Tacita Dean at the Tate Modern

Tacita Dean 1

Still catching up on my backlog of images. These ones are of the Tacita Dean film in the Turbine Hall at the Tate Modern in London.  For non-UK (and perhaps non-London people too), Tate Modern is housed in what used to be an old power station and it has changing art installations in what was the turbine hall.

I don’t know much about Tacita Dean; I knew the name before I went but not a great deal about what sort of things she’d done.  This film is projected onto the  back wall of the turbine hall, which is a huge area and the film is equally huge and therefore has quite an impact when you see it.  Dean refers to it as a visual poem and that seems like a good description to me; I wouldn’t really know what else to make of it, although I did enjoy it and watched it through several times.  The images and colours are constantly changing and very compelling.  I’m not sure I have a great deal to say about it – certainly nothing very erudite or knowledgeable – but if you’re interested, there’s a Guardian article here that’s quite interesting.  And if you’d like a look at the film itself, youtube has several versions of which this is one – complete with playful children.

I took loads of photos, but of course I had my usual problem of hand-holding in a very dark space so many of them were too blurred to use.  You could go and sit  – or walk round if you liked – in the hall itself and there were lots of children racing around and having fun interacting with the film.  These were the ones that made for the most interesting pictures; partly because of the interaction, but also because they bring home the sheer size of the projected film.

Tacita Dean 3

Tacita Dean 4

Tacita Dean

Tacita Dean 2

And finally, this man was just sitting at the side of the hall in the darkness, totally absorbed in his ipad.  This photo is hopelessly blurred  because of the slow shutter speed I was forced to use, but I kind of like it anyway.

Ipad man

That strange time between Christmas and New Year…..

Arches, Natural History Museum

Another visit to London this week; my friend Corinna was taking a well-deserved break from running her company (Hairy Goat Photography Tours), and we thought we’d have a day out.  It started exceedingly well, with tea and some absurdly good cakes in a small cafe in South Kensington.  Amazingly we managed to sit outside for an hour and a half, which is pretty good going for December.  It did get a bit chilly after a while and we made our way to the Natural History Museum to see the Wildlife Photographer of the Year exhibition.

We were a bit taken aback by the fact that the queues just to get into the building were backed up as far as the road, but a security person suggested we try the side entrance.  That was much better and amazingly there was no queue at all for the exhibition itself; most people were on an entertain-the-kids-during-the-school-break mission.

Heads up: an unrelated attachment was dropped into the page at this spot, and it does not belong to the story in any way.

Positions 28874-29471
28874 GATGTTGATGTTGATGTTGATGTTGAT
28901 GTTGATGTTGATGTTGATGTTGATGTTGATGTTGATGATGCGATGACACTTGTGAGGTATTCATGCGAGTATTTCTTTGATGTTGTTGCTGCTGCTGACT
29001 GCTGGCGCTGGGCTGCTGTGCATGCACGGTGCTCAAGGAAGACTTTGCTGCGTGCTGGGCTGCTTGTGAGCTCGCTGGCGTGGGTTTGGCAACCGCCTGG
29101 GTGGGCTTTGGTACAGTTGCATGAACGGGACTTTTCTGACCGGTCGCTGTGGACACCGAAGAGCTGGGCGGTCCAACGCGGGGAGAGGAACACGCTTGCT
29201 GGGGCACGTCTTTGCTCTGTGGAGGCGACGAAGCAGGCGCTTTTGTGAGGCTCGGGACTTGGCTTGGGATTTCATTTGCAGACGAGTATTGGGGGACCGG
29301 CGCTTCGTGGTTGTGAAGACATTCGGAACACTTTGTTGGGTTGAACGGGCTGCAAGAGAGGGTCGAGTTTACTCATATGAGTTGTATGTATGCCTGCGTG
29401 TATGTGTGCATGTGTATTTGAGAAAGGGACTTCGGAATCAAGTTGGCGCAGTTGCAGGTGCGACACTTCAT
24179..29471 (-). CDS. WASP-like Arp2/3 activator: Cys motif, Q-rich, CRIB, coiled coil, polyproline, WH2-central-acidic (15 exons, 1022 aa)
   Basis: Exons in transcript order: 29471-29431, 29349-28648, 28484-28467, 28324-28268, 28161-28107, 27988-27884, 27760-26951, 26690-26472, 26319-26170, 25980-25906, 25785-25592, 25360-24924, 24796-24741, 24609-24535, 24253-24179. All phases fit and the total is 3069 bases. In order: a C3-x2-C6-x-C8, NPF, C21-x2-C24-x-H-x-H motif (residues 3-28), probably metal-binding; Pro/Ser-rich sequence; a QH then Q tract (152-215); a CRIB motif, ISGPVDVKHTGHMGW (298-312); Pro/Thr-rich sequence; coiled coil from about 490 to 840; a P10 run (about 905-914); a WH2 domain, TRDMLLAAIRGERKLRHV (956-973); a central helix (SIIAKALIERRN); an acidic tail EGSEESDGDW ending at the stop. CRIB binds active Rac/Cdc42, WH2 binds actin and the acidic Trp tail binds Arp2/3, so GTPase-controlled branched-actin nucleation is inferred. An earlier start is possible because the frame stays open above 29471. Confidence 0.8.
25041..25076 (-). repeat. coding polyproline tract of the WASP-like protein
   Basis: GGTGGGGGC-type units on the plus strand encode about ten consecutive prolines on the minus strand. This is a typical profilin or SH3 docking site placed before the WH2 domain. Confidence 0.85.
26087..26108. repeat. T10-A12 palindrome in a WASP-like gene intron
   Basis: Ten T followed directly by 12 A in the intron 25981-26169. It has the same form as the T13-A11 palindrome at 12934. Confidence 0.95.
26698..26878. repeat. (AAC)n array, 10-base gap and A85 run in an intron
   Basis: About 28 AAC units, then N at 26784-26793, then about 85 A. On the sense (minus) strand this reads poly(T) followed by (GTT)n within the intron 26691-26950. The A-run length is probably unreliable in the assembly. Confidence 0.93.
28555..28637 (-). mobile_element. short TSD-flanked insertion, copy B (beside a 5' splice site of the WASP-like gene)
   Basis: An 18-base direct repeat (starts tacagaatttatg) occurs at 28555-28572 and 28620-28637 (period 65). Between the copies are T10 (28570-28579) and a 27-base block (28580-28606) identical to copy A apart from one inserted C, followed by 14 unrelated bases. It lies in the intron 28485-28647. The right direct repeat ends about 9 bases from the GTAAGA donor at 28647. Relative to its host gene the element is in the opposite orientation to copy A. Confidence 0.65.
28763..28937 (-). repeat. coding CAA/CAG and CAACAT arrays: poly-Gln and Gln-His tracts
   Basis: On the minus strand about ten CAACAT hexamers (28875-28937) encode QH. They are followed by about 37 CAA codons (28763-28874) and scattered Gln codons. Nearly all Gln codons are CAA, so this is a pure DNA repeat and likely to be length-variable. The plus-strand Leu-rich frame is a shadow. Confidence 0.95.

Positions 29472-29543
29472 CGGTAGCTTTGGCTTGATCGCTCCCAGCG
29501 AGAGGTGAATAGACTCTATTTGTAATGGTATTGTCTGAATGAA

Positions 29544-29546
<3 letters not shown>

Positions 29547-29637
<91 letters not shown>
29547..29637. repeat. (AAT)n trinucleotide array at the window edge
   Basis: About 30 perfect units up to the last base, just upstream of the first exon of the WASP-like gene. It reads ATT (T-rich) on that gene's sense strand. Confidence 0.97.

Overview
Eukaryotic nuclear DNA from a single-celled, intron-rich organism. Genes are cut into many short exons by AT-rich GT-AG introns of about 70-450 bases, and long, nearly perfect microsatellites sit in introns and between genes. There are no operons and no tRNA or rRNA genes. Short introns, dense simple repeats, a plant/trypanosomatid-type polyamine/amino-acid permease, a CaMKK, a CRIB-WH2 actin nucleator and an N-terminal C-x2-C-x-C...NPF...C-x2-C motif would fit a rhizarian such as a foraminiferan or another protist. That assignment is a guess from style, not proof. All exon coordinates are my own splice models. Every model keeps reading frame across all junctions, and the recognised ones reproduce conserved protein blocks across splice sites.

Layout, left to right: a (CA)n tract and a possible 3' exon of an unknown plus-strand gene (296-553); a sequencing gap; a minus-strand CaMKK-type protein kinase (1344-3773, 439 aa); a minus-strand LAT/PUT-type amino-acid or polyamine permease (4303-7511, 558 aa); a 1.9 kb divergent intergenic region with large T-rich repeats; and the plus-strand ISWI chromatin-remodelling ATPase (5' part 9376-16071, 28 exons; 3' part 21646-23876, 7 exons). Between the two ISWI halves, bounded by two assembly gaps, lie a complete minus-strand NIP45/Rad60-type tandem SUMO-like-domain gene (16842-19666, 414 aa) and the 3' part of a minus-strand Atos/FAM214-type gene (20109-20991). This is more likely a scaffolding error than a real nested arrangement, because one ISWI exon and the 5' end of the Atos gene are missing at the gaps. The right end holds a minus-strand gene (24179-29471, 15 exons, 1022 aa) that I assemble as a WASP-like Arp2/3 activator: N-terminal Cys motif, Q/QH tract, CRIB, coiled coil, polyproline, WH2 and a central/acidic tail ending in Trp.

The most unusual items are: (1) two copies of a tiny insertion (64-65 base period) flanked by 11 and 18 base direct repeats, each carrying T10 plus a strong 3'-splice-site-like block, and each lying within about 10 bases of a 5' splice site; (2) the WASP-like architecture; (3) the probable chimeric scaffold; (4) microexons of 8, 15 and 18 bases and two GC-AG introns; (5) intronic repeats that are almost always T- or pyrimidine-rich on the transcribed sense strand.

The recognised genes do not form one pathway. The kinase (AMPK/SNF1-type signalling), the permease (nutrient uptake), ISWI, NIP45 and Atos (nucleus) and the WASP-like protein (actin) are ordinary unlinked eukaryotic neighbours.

There was some stunningly good photography. Sometimes I forget how much enjoyment there is to be found in photographs that just give huge amounts of visual pleasure.  With all the emphasis in the courses I do on everything having to ‘say’ something or have some deep meaning, it can be a real relief just to look at stuff you simply enjoy looking at.  If you want to see some of it for yourself, have a look at the Natural History Museum’s webpages.  I have to say that the photos don’t look anything like as good there as they do when you see them much larger and  backlit, but you can get some idea.

When we came out, we spent some time photographing the building itself. It’s an amazing building, quite incredible inside, and more like a cathedral than an exhibition space.  On the outside, it’s composed of brick with a kind of pinkish tinge, with blue brickwork inserted in patterns.  It’s a truly fabulous building that’s somehow reminiscent of something that Escher might have drawn.  There was also a small fair and ice rink outside, so we absolutely had to go on the merry-go-round – well you do, don’t you?  Sadly, despite a lot of trying, I failed to get any good shots of people on the ice rink.  There were just too many people to be able to isolate anything interesting and I couldn’t get a fast enough shutter speed anyway.

We rounded off the day very nicely with a Thai meal in a nearby restaurant. It’s a strange sort of time, this hiatus between Christmas and New Year, and I often find it quite difficult and unsettling.  It’s even more so this year because of our forthcoming move,  and I feel I should be busy organising lots of things.  The trouble is that everywhere has closed down for the duration and I’m left floating in limbo for the time being.  It feels like that pause you get on a roller-coaster just as it gets to the top and hesitates before plunging down scarily fast………..

Escalator to the Earth Zone

This escalator takes you up, quite literally, into the Earth Zone.

Bridge, Natural History Museum

Ceiling, Natural History Museum

Hall, Natural History Museum

Steps, Natural History Museum

Facade, Natural History Museum

Merry go round

Turbanned man and daughter

I loved seeing this man with a turban and his little daughter; they were both having a lot of fun.

Horses, merry go round

Charleston Farmhouse – living at its most creative

Dahlias, Charleston Farmhouse

We visited Charleston Farmhouse, in Sussex, a week or so ago. This was the home of Vanessa Bell and Duncan Grant, who were part of the Bloomsbury group of artists and writers, which included people such as Virginia Woolf and E.M. Forster.